STEM bias called out
A major business leader says there is “hard evidence” of unconscious bias at work at some STEM organisations.
“Some of the STEM [science, technology, engineering and maths] organisations are introducing blind shortlisting to their recruitment processes,” said Ann Sherry, the executive chairman of cruise ship company Carnival Australia, this week.
“By removing the name and gender from job applications, the ratio of men to women being short-listed has jumped from one woman in 10 to fifty-fifty.
“[It] gave them hard evidence of what we've always been aware of — the unconscious bias at work when hiring, creating a cycle of men recruiting men who look like them.”
Women make up about 16 per cent of Australians in STEM jobs. Around 32 per cent of men make it to the highest income bracket ($104,000) in STEM industries, compared to 12 per cent of women.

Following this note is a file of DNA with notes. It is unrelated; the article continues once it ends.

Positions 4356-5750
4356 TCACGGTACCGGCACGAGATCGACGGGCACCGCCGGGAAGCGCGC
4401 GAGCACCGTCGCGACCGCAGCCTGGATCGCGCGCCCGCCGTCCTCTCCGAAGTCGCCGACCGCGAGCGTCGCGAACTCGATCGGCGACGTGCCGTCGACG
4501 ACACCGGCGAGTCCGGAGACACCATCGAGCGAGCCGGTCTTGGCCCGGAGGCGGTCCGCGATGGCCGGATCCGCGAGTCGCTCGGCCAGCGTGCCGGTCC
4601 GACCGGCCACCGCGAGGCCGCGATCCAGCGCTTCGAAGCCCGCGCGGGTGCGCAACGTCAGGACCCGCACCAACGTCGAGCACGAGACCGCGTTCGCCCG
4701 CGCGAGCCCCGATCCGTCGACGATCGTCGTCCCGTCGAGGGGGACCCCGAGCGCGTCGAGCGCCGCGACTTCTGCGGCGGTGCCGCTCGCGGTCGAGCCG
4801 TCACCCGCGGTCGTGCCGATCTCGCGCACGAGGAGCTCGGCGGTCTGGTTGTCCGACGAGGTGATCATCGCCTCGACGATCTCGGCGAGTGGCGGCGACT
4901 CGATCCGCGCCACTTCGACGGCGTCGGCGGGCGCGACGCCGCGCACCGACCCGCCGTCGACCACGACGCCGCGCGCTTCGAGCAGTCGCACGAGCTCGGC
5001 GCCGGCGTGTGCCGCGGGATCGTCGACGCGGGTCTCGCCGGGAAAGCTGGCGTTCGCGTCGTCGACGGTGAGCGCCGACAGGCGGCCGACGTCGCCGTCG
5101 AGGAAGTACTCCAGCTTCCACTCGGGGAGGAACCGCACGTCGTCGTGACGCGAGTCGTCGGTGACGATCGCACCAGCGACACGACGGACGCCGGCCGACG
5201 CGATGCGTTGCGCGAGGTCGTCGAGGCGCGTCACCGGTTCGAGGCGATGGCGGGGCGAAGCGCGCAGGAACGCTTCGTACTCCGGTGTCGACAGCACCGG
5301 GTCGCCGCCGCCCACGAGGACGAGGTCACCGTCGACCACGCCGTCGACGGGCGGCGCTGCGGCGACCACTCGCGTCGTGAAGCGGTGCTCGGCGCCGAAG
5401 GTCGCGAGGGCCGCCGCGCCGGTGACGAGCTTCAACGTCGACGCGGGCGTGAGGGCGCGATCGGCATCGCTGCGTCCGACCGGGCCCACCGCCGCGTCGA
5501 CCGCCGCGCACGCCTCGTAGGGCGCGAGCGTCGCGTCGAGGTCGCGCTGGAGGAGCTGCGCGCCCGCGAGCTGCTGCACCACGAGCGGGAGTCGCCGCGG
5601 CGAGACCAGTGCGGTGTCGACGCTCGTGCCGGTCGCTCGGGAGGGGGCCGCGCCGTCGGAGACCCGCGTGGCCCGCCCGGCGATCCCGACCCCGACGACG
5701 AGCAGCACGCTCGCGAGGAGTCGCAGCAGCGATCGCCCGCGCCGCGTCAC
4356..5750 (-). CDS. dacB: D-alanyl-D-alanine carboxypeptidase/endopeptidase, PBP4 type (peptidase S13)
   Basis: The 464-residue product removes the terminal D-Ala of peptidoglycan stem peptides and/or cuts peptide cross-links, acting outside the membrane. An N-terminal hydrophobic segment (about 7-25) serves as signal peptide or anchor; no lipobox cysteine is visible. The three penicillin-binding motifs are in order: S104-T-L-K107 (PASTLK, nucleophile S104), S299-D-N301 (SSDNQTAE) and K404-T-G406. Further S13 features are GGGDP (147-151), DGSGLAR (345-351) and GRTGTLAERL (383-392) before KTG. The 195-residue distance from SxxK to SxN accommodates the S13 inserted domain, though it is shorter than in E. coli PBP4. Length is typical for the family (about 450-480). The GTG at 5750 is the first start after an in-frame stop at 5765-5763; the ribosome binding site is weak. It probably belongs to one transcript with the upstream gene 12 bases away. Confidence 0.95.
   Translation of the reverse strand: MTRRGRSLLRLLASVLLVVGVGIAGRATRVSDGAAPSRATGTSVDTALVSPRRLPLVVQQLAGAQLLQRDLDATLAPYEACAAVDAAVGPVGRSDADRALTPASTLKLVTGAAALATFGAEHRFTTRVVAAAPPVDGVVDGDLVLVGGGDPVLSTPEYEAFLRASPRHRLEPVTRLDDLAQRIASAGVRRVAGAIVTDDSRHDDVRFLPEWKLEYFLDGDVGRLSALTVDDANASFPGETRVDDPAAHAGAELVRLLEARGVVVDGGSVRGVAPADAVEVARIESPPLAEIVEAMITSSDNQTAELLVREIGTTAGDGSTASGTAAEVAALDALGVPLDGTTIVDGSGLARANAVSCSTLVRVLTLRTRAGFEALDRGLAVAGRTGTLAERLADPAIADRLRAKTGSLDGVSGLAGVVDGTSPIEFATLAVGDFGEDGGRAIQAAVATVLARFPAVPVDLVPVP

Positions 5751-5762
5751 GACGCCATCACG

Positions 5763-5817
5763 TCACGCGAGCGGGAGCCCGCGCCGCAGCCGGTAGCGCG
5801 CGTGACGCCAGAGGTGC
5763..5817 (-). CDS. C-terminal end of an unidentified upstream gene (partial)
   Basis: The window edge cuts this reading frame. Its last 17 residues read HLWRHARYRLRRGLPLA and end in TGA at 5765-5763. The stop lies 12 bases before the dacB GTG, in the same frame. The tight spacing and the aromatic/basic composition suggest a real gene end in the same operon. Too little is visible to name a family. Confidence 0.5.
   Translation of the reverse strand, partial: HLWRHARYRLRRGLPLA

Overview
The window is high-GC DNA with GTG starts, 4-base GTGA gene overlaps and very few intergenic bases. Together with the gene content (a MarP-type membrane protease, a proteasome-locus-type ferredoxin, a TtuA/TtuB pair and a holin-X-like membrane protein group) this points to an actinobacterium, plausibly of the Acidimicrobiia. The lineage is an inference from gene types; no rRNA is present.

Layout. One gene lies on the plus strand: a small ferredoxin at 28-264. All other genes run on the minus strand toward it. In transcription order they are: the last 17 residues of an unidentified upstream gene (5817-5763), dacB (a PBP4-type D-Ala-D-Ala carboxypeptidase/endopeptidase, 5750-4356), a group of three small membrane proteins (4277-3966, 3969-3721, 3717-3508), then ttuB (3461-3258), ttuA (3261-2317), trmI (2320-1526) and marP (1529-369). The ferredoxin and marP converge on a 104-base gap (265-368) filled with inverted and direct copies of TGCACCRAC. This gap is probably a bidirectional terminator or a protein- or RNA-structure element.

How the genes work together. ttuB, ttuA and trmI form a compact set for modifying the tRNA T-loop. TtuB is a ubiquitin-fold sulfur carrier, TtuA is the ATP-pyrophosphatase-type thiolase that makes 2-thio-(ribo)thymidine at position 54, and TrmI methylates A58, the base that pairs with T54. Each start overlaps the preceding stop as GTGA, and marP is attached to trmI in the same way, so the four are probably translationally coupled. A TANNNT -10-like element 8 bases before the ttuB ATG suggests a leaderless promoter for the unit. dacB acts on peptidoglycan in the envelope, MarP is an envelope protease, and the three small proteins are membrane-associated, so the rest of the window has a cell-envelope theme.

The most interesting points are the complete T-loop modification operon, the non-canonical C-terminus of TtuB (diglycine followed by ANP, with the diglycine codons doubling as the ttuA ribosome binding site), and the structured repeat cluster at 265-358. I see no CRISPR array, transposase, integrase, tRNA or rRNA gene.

Delivering the keynote address at the Chief Executive Women annual dinner, Ms Sherry said inclusion should be a core value of every organisation.
“Being inclusive means offering people the same opportunities, regardless of gender or culture,” she said.
Ms Sherry is considered one of Australia’s most successful executives after leading a stunning turnaround in the fortunes of the company.
The former Westpac executive said Carnival's success was due in part to her inclusive leadership approach.
New figures from the Australian Institute of Company Directors show that the boards of Australia's biggest firms are approaching their target of 30 per cent female representation by the end of 2018.
On August 31, 2018, women accounted for 28.5 per cent of ASX 200 board positions. In 2015 that figure was at just 20.6 per cent.